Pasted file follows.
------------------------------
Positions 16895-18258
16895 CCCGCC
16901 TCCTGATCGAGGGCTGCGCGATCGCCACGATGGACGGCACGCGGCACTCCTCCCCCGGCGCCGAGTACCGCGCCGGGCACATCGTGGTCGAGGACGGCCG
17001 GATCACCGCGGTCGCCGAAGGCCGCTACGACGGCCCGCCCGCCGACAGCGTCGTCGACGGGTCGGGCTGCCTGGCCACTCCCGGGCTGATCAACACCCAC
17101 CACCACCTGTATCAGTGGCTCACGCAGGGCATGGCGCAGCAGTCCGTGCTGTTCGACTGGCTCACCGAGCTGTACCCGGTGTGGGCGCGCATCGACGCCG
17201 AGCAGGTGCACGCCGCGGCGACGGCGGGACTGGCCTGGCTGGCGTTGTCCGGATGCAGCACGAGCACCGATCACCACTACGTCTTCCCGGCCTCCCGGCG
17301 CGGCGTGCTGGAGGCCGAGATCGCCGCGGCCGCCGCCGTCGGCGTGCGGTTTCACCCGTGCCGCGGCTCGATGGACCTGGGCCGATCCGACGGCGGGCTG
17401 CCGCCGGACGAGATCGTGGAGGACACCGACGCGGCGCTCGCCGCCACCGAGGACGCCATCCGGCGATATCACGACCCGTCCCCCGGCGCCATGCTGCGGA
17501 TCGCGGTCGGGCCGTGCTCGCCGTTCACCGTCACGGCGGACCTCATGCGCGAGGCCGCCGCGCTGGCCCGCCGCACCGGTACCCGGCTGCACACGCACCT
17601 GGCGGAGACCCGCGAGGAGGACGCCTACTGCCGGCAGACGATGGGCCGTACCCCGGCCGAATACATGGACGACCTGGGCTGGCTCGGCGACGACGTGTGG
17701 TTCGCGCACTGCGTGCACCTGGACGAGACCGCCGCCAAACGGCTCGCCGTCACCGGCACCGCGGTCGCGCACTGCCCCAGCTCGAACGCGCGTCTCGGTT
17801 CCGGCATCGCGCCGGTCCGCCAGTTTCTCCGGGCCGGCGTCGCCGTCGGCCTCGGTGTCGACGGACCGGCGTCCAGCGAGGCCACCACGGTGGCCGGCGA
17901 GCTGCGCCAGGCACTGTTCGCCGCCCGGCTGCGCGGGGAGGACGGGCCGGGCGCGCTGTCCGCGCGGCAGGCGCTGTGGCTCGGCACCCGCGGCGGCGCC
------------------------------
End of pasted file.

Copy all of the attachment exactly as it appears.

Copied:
Positions 16895-18258
16895 CCCGCC
16901 TCCTGATCGAGGGCTGCGCGATCGCCACGATGGACGGCACGCGGCACTCCTCCCCCGGCGCCGAGTACCGCGCCGGGCACATCGTGGTCGAGGACGGCCG
17001 GATCACCGCGGTCGCCGAAGGCCGCTACGACGGCCCGCCCGCCGACAGCGTCGTCGACGGGTCGGGCTGCCTGGCCACTCCCGGGCTGATCAACACCCAC
17101 CACCACCTGTATCAGTGGCTCACGCAGGGCATGGCGCAGCAGTCCGTGCTGTTCGACTGGCTCACCGAGCTGTACCCGGTGTGGGCGCGCATCGACGCCG
17201 AGCAGGTGCACGCCGCGGCGACGGCGGGACTGGCCTGGCTGGCGTTGTCCGGATGCAGCACGAGCACCGATCACCACTACGTCTTCCCGGCCTCCCGGCG
17301 CGGCGTGCTGGAGGCCGAGATCGCCGCGGCCGCCGCCGTCGGCGTGCGGTTTCACCCGTGCCGCGGCTCGATGGACCTGGGCCGATCCGACGGCGGGCTG
17401 CCGCCGGACGAGATCGTGGAGGACACCGACGCGGCGCTCGCCGCCACCGAGGACGCCATCCGGCGATATCACGACCCGTCCCCCGGCGCCATGCTGCGGA
17501 TCGCGGTCGGGCCGTGCTCGCCGTTCACCGTCACGGCGGACCTCATGCGCGAGGCCGCCGCGCTGGCCCGCCGCACCGGTACCCGGCTGCACACGCACCT
17601 GGCGGAGACCCGCGAGGAGGACGCCTACTGCCGGCAGACGATGGGCCGTACCCCGGCCGAATACATGGACGACCTGGGCTGGCTCGGCGACGACGTGTGG
17701 TTCGCGCACTGCGTGCACCTGGACGAGACCGCCGCCAAACGGCTCGCCGTCACCGGCACCGCGGTCGCGCACTGCCCCAGCTCGAACGCGCGTCTCGGTT
17801 CCGGCATCGCGCCGGTCCGCCAGTTTCTCCGGGCCGGCGTCGCCGTCGGCCTCGGTGTCGACGGACCGGCGTCCAGCGAGGCCACCACGGTGGCCGGCGA
17901 GCTGCGCCAGGCACTGTTCGCCGCCCGGCTGCGCGGGGAGGACGGGCCGGGCGCGCTGTCCGCGCGGCAGGCGCTGTGGCTCGGCACCCGCGGCGGCGCC